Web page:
Publisher: Titan Books
Release Date: February 2nd, 2021
Rating: 5/5 Stars
Thank you to Titan for providing this ARC via NetGalley. All opinions remain my own.
All the Stars and Teeth was one of my favourite reads last year, and I was really excited when I was approved for the second book in this duology on NetGalley. Although this story is finished, I really hope the author returns to this world in the future – I am not quite ready to completely leave Visidia.
That’s always a very good sign in any fantasy series – when it feels painful to leave behind a world and characters you’ve come to know and love. All the Stars and Teeth did a fantastic job of setting things up, building the world, and introducing us to these characters, while giving us an ending that sets up the next book nicely.
When we join Amora at the start of the book, she is ruling as queen, hiding the truth about her magic from her people, as well as hiding the fact she can no longer perform magic, and that Bastian has the missing half of her soul. The islands are growing restless, her authority is questioned, and Amora is stuck until she discovers the existence of a missing artefact. To give her the chance to travel and investigate, she agrees to a trip involving her looking for a husband among the various islands in her kingdom.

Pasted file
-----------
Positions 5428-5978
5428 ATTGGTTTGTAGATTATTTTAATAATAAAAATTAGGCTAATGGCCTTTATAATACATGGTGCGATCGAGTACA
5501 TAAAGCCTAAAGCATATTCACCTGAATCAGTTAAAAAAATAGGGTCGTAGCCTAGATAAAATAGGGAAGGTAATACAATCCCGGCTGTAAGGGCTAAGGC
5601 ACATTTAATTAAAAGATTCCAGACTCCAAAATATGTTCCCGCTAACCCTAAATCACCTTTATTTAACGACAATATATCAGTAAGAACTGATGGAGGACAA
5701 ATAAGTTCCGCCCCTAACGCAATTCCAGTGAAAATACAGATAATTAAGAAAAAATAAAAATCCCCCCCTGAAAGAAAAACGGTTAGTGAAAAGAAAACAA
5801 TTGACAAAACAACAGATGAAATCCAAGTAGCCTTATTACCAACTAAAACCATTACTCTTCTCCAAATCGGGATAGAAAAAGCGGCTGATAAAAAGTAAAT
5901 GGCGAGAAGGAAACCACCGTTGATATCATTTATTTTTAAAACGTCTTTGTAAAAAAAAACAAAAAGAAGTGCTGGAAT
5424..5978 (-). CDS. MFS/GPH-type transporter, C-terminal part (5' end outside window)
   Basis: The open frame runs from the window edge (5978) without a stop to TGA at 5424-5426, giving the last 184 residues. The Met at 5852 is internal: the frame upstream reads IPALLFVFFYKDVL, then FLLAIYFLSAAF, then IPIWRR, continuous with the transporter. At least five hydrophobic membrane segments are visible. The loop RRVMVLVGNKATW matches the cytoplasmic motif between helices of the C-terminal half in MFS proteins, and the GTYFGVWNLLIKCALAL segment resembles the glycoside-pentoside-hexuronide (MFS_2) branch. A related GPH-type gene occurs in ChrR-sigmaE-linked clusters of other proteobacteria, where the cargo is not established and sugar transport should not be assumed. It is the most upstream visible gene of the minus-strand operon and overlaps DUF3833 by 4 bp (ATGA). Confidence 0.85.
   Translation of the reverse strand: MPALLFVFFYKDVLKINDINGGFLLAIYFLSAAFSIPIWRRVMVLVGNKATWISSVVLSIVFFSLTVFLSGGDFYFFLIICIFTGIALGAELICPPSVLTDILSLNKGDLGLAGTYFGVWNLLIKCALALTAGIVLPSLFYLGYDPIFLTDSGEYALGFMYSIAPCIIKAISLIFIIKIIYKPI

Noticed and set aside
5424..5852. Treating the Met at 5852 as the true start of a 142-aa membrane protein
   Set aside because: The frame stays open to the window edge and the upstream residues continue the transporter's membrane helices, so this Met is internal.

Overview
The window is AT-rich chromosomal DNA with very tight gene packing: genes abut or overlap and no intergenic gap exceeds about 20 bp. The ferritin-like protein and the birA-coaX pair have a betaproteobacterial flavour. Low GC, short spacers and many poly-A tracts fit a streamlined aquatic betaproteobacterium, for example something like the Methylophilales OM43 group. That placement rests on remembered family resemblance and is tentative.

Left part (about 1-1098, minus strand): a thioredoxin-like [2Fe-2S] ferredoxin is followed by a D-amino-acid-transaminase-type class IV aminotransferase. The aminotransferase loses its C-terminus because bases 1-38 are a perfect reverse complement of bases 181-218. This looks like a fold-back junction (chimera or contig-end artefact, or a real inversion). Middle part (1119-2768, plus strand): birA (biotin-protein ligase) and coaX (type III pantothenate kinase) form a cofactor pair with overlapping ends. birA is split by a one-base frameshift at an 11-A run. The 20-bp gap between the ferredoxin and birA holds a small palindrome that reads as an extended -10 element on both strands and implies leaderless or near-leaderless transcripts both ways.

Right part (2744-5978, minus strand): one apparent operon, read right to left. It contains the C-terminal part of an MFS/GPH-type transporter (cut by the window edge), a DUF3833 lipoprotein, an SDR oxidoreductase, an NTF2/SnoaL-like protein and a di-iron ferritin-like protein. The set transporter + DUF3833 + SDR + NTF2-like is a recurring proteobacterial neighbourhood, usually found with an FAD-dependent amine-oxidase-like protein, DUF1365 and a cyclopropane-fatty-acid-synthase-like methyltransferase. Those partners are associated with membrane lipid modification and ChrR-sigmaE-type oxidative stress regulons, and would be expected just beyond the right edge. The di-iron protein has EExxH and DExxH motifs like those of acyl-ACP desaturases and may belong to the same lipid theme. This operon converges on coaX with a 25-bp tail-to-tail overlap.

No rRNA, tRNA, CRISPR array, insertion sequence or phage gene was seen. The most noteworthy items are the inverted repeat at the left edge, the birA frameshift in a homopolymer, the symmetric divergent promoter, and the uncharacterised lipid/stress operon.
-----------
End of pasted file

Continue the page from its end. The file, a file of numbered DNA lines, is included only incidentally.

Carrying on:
It’s a fun setup (though perhaps not for Bastian) and gives Amora a good excuse to get her crew back together, with two new additions. We get to see a more political side to Amora, slightly more scheming, withholding information from her friends and trying to focus on what’s right for her people, hoping she can eventually reveal the truth about Soul Magic and the curse in her bloodline.
This novel deepens the relationships from the first book, while giving room for others to emerge. I would have loved to have seen more of the islands and how they were coping with the changes, and it would have been great to have a little more of Amora’s tour, but cramming too much in would have made the book overcrowded.
We do get to see some of the islands, and Adalyn Grace’s worldbuilding really pays off, building on what we have seen in the first book while introducing some new aspects, too.
It all gels together really well, from the relationships between the characters, the islands we visit, and the politics and secrets casting shadows over Amora. This is a fantastic duology, YA fantasy with a strong female lead and a strong plot leading you through both books. I can’t wait to see what Adalyn Grace writes next.